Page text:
US Journalists: Joining Morocco is the dream of the Sahrawis living in Tindouf

After 35 long years of isolation and living far from their homeland, thousands of Moroccan Sahrawis keep always the hope of being able to join one day the land of their ancestors. The Sahrawi populations submitted to despicably life conditions in Tindouf camps, in Algeria, “dream of one thing: join their homeland, Morocco”, writes the famous American investigative journalist, Richard Miniter.
The populations living in Lahmada camps “have good reasons to want to get themselves out of the precarious environment (…) which is under the control of the dictatorial system, recalling the East Germany at the time of the cold war”, underlines the journalist Miniter.
In an article published by the Forbes Magazine, Richard Miniter, writer of many best Sellers on terrorism, recalls the fact that thousands of Sahrawis have succeeded in escaping, despite of the risk of reprisal, from the Polisario armed militia.

The writer of the article, who has visited Tindouf camps in 2010, warns against the despair of a youth deprived of its basic rights and the rare opportunities of employment in the camps, noting that it concerns a source of fighters for the recruiters of Al-Qaïda in the Islamic Maghreb (AQMI). In a report on Tindouf camps published in the first edition of the French version of the US magazine Foreign Policy, Miniter has described an environment “at the mercy of anarchy in which the separatists’ leaders can not ensure a kind of order, a situation aggravated by lack of infrastructures and the absence of legitimate power”.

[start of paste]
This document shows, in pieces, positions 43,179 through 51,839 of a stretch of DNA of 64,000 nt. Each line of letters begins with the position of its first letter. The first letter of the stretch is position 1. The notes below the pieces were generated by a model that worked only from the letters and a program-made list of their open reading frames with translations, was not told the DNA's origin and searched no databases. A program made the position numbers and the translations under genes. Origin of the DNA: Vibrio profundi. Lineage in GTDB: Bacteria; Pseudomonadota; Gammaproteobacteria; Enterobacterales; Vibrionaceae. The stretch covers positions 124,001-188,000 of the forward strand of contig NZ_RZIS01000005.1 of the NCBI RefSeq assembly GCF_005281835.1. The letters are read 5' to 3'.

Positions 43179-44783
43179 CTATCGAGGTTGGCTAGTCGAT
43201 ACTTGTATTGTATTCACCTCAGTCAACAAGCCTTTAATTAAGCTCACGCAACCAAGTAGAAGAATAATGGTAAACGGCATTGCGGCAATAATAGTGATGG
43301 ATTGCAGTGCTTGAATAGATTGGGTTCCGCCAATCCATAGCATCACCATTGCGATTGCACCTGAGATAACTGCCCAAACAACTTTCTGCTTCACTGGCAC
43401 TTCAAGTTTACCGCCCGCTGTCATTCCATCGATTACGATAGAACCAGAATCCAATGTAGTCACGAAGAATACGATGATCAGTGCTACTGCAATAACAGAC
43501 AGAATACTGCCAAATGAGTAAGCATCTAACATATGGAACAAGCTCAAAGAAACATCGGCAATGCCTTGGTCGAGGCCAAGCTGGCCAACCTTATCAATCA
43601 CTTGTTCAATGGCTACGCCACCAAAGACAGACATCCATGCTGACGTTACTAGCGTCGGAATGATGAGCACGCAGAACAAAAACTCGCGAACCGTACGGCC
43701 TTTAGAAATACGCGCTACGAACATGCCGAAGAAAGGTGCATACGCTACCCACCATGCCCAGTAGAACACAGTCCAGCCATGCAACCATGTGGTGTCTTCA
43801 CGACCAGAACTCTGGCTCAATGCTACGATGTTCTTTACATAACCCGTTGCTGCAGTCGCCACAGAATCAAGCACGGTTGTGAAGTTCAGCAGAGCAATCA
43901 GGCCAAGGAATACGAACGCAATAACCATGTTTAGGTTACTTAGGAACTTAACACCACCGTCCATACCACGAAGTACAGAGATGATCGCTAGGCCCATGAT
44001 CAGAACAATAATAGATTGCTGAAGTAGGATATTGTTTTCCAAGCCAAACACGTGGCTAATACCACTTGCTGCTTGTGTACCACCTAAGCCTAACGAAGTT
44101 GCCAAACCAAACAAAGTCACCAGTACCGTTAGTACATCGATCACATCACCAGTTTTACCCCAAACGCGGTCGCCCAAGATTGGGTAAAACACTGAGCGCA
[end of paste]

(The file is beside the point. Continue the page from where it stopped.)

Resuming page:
For the journalist Miniter, a simple visit in these camps is sufficient to demystify the real objectives of the Polisario separatists’ leaders, including their chief Mohamed Abdelaziz, consisting of « making the status quo situation last to the detriment of the populations in a stagnant situation in the camps”.
Algeria hosting the Polisario on its territory, he supports, « has also an interest to make this Sahara conflict lasts », in its search for « a kind of leadership in the Maghreb ». For Richard Miniter, “we can bit that money; politics and credulity are very much involved in the perpetuation of a useless conflict”.


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